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School leaders talk TLI coaching

Each year TLI partners with Oklahoma school leaders to develop their instructional leadership capacity through weekly one-on-one practice-based coaching. We serve school leaders through both our School Leader Cohort and our District Partnerships where coaches work with leaders to sharpen their instructional lens and strengthen instructional coaching at their schools. Coaches work with leaders to develop plans for school improvement and use TLI’s Leader Competency Model to set developmental goals. TLI coaches also use evidence from school observations to plan weekly sessions focused on narrow action steps that can be implemented immediately.

We sat down with school leaders and asked them to tell us about their experience working with TLI coaches. After coding interview transcripts, we  pulled out common themes to offer a holistic view of our work with school leaders. Here’s what schools leaders had to say.

TLI tailors to my needs

Perhaps the most common feedback we hear about TLI coaching from school leaders is that coaching support is uniquely tailored to individual needs and school contexts. Cushing Public Schools principal Nancy Dowell explained that rather than offer generic one-size-fits all coaching, TLI listens to her concerns and targets interventions based on the areas where she needs support. In this sense, coaching sessions offer incredibly practical and concrete interventions that school leaders can implement immediately. 

TLI coaching is aligned with our district goals 

School leaders also noted that TLI’s work was deeply aligned with districts goals and system-wide change. One school leader explained that his coach regularly communicates with his district supervisor to share information and “stay on the same page.” “That doesn’t always happen [with other professional support]. If it didn’t happen, I would be doing different things for my supervisor and for my coach. In this way, TLI coaching is specially tailored for our district and school needs.”

Principal Dowell also explained that TLI’s “willingness to work around their schedule is huge.” Similarly, Principal Nicole West explained, “One thing that sets TLI apart from other organizations is that it is very personable.” She described how her coach Nina Fitzerman-Blue makes herself widely available outside school hours to troubleshoot over the phone or give real-time feedback via email.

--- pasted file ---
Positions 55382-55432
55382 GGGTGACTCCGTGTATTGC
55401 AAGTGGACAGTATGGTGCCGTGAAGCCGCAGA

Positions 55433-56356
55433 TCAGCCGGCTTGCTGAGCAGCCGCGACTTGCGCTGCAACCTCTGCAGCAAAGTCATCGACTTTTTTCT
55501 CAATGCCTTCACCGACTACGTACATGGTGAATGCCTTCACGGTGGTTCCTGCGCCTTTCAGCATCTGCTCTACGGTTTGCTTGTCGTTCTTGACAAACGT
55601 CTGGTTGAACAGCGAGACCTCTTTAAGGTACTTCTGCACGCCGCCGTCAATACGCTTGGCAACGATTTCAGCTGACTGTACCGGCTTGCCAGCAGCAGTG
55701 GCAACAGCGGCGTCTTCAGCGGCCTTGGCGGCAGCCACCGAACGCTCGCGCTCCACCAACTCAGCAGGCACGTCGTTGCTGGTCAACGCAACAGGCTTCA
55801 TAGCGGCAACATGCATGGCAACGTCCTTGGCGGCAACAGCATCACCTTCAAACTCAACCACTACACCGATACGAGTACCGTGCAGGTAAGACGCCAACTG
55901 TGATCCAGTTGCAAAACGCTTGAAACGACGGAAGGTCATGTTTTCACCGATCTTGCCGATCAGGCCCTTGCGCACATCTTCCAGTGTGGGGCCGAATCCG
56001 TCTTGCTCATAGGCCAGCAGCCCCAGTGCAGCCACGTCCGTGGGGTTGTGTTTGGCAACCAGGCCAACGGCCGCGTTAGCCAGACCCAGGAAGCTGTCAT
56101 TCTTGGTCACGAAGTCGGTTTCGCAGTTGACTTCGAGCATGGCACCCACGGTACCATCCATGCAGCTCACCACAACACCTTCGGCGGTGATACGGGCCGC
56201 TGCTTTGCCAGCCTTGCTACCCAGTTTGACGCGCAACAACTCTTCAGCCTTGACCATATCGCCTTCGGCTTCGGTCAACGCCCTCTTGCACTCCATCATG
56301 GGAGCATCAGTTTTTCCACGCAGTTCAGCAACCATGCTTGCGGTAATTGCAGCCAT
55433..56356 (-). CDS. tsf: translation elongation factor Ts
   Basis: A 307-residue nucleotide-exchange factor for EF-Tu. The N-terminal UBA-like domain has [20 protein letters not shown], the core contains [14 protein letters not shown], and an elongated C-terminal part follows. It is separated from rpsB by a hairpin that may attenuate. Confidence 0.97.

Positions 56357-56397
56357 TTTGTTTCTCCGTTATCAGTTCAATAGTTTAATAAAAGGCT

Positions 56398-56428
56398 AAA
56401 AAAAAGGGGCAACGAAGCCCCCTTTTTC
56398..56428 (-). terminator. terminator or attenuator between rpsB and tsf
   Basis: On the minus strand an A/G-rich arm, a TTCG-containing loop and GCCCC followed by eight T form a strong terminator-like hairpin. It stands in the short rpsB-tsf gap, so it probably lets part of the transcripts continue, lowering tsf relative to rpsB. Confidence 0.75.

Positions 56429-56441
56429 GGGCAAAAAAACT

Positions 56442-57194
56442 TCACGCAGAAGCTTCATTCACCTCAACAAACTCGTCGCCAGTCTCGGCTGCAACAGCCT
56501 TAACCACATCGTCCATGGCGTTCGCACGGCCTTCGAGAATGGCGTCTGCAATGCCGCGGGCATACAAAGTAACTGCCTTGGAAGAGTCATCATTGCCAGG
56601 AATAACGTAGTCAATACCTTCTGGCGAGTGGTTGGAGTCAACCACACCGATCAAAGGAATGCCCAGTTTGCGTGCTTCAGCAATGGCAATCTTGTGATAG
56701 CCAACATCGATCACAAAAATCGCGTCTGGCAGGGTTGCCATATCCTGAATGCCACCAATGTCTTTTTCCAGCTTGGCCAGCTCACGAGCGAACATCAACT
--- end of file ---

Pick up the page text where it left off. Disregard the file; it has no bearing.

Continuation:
TLI coaches care about me deeply 

School leaders universally describe the trusting and meaningful relationships they develop with TLI coaches. Jenks Public Schools Teaching and Learning Specialist Abbie Andrus talked about difficult feedback that coach Marissa King delivered in “such a kind and positive way.” She explained that Marissa signs her emails with the phrase “Cheering you on!” and that it perfectly encapsulates their coaching relationship. School leaders feel they can make mistakes and not be judged or made to feel less than. 

Nancy Dowell said that perhaps the most valuable part of her work with Jo Lein “is the honesty of the relationship. She always responds. She never makes it feel like it is an unreasonable question. It feels like a partnership.”

TLI offers feedback you can’t get anywhere else 

A common refrain from school leaders is that TLI offers feedback that they cannot get anywhere else. Abbie Andrus put it simply by saying, “It is (TLI) the one place I know I am going to get useful feedback from someone because that’s not something that always happens.” Principal Nicole West said, “The work is the most instructionally sound and beneficial work that I have done since I have been an administrator.” 

 

It’s a wrap: Oklahoma’s 2021 20 Under 2 Awards

Oklahoma’s 2021 20 Under 2 novice teaching awards celebrate 20 of Oklahoma’s most promising educators in their first or second year of teaching. In May we announced the 2021 honorees and this year we were delighted to shower teachers with a gift box to celebrate their excellence.

Teachers received a custom plaque that was produced at the Tulsa School of Arts and Sciences library, along with a $250 gift certificate to Magic City Books thanks to the support of T.D. Williamson and Magic City Books. We shipped gift boxes to honorees across the state from Guymon in the panhandle to Grandfield in the southwest and Grove in the northeast, and many received special award presentations at their school. The Teaching and Leading Initiative’s executive director Jo Lein was also thrilled to deliver gift boxes to honorees in Tulsa and the surrounding area.